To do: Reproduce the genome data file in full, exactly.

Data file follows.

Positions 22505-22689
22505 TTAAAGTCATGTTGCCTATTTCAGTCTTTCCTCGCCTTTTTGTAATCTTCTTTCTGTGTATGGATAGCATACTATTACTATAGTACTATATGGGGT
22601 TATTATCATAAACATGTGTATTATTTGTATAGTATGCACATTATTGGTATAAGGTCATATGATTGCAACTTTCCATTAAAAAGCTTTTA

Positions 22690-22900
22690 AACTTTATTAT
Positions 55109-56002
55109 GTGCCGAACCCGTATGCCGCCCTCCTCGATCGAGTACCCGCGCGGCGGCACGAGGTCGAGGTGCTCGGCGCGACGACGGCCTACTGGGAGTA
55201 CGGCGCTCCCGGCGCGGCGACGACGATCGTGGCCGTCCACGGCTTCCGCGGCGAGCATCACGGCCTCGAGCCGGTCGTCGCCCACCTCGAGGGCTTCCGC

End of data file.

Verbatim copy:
Positions 22505-22689
22505 TTAAAGTCATGTTGCCTATTTCAGTCTTTCCTCGCCTTTTTGTAATCTTCTTTCTGTGTATGGATAGCATACTATTACTATAGTACTATATGGGGT
22601 TATTATCATAAACATGTGTATTATTTGTATAGTATGCACATTATTGGTATAAGGTCATATGATTGCAACTTTCCATTAAAAAGCTTTTA

Positions 22690-22900
22690 AACTTTATTAT
Positions 55109-56002
55109 GTGCCGAACCCGTATGCCGCCCTCCTCGATCGAGTACCCGCGCGGCGGCACGAGGTCGAGGTGCTCGGCGCGACGACGGCCTACTGGGAGTA
55201 CGGCGCTCCCGGCGCGGCGACGACGATCGTGGCCGTCCACGGCTTCCGCGGCGAGCATCACGGCCTCGAGCCGGTCGTCGCCCACCTCGAGGGCTTCCGC